02/07/2013 12:21 EST

Snowplow Driver Seen By Paramedic As 'Emotionally Disturbed'

The man who drove a snowplow erratically through Toronto streets one winter morning two years ago appeared "emotionally disturbed," testified a paramedic who saw him the day Sgt. Ryan Russell was killed.

Shannon Willis was one of the paramedics called to the scene on Avenue Road on Jan. 12, 2011, after Russell had been hit by a snowplow.

Russell, an 11-year police veteran, was later pronounced dead in hospital. The 35-year-old left behind a wife and young son.

Inside a Toronto courtroom on Thursday morning for the trial of Richard Kachkar, Willis told jurors the call for help came in at 6:09 a.m. ET. It was known that an officer was hurt, a snowplow was involved and shots had been fired.

When paramedics left their station at Davenport Road and New Street, they encountered two snowplows.

One snowplow ran a red light. The other, the plow that killed Russell, stopped.

Driver yelled about 'shots fired,' witness says

Willis said the driver behind the wheel of the snowplow that stopped had his door ajar and was yelling.

She testified the driver "yelled something about shots fired, the Taliban and they can all go f--k themselves."

Willis said the driver was full of excitement and adrenaline. She was scared because the driver knew about shots being fired.

When paramedics got to the fallen officer, he was unconscious.

After Russell was brought to hospital that morning, Willis said she sought out the first officer she could find to report the interaction with the driver.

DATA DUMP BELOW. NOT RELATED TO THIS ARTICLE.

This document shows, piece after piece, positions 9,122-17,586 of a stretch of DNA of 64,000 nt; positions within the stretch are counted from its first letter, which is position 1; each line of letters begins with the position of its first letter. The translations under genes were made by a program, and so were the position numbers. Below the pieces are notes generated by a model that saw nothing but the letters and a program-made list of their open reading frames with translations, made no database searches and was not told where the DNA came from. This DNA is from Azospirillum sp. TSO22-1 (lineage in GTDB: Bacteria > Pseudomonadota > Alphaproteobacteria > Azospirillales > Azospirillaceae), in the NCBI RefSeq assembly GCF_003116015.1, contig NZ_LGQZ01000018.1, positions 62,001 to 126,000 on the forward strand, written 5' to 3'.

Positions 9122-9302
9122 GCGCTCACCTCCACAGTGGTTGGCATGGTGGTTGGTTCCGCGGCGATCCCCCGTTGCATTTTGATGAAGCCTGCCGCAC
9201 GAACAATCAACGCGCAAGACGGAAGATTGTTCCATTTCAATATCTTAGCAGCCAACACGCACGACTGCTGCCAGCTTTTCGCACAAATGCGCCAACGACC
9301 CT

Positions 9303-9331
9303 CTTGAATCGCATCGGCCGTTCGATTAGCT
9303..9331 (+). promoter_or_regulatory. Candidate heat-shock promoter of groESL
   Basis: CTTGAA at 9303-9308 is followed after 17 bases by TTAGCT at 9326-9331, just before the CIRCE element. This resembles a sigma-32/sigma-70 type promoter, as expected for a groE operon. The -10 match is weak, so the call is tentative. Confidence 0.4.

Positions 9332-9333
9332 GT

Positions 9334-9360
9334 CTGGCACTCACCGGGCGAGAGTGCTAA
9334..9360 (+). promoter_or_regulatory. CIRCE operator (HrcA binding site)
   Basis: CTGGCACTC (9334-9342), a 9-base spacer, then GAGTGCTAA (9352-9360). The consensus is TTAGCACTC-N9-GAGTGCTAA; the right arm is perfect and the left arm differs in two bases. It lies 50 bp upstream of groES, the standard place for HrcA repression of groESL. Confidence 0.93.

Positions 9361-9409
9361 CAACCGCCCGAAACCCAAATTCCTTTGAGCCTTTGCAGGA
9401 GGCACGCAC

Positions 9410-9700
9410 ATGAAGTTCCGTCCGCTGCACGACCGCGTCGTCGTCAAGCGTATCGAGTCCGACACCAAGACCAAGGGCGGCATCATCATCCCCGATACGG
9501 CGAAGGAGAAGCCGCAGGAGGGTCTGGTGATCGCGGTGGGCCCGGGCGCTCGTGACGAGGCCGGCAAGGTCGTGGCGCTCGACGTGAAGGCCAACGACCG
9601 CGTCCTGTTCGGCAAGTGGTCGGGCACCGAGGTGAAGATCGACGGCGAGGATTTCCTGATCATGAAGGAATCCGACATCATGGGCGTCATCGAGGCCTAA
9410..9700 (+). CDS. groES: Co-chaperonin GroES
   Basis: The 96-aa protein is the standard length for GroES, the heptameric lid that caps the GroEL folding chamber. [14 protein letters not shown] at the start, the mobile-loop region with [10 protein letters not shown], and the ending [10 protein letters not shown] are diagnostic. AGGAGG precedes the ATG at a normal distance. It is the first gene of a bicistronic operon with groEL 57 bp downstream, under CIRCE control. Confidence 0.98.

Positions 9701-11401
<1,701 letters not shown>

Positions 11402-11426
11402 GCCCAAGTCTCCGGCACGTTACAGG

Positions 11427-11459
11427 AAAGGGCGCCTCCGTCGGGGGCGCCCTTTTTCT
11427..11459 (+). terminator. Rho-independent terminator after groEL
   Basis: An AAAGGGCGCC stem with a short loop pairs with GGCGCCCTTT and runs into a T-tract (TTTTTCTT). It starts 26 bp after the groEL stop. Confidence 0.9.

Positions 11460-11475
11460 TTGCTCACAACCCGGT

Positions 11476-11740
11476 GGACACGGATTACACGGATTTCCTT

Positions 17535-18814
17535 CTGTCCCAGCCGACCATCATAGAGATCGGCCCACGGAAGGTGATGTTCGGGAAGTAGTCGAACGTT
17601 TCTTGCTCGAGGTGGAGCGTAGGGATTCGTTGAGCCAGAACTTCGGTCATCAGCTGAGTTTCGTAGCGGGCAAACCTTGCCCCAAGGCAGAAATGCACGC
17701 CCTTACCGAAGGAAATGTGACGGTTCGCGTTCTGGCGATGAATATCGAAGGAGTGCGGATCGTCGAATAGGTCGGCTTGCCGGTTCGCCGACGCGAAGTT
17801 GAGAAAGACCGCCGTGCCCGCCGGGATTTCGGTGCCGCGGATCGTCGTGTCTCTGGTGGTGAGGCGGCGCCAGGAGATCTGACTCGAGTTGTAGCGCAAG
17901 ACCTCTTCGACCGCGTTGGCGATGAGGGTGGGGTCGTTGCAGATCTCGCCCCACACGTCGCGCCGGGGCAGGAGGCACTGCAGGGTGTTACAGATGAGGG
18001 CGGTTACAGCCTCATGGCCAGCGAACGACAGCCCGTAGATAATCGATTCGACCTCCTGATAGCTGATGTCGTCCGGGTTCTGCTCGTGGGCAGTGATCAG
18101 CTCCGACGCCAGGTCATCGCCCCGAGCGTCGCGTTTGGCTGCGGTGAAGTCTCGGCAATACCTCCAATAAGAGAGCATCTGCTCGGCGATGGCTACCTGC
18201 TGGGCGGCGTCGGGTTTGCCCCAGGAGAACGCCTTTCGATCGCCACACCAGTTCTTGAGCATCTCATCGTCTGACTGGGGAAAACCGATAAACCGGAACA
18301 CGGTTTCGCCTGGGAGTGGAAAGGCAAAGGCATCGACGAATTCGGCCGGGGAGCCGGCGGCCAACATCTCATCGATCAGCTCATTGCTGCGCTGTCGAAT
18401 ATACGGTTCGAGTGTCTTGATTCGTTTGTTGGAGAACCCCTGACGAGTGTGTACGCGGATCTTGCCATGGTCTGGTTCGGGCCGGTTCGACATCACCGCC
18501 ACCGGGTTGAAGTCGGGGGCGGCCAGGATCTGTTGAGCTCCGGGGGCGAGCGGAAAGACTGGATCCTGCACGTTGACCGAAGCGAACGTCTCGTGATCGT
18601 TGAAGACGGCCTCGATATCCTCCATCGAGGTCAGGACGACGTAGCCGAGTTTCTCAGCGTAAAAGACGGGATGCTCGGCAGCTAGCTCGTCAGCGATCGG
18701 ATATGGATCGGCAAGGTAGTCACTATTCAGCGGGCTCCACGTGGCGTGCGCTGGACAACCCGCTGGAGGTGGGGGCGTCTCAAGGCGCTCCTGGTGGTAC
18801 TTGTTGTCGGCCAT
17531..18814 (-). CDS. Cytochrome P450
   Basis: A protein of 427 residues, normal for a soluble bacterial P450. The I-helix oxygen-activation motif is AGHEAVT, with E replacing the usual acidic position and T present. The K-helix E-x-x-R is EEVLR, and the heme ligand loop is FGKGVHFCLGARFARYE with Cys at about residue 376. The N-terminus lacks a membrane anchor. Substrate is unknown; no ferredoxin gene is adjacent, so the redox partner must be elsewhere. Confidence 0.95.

Willis later said in a police interview that she believed the driver was crazy, and not under the influence of drugs or alcohol.

In court, the defence asked Willis if she had formed an opinion about the driver's condition. She said he appeared "emotionally disturbed."

While Willis said she came to her conclusion based on "years of experience," she admitted she had not had any psychiatric training.

Kachkar, 46, has pleaded not guilty to first-degree murder and dangerous driving.

On Thursday, jurors also heard testimony from Sgt. Timothy Irish, the lead forensic investigator in the case.

Irish said the door of Russell’s cruiser was closed when the collision occurred involving the snowplow.

Jurors have previously heard that Russell was outside his cruiser when he was struck and fatally injured.

Irish showed jurors pictures taken after the incident, including where the shots fired from Russell's gun hit nearby buildings.

Officers confirmed that Russell fired three shots before he was hit by the snowplow.

The trial has adjourned for the week. It will resume on Monday.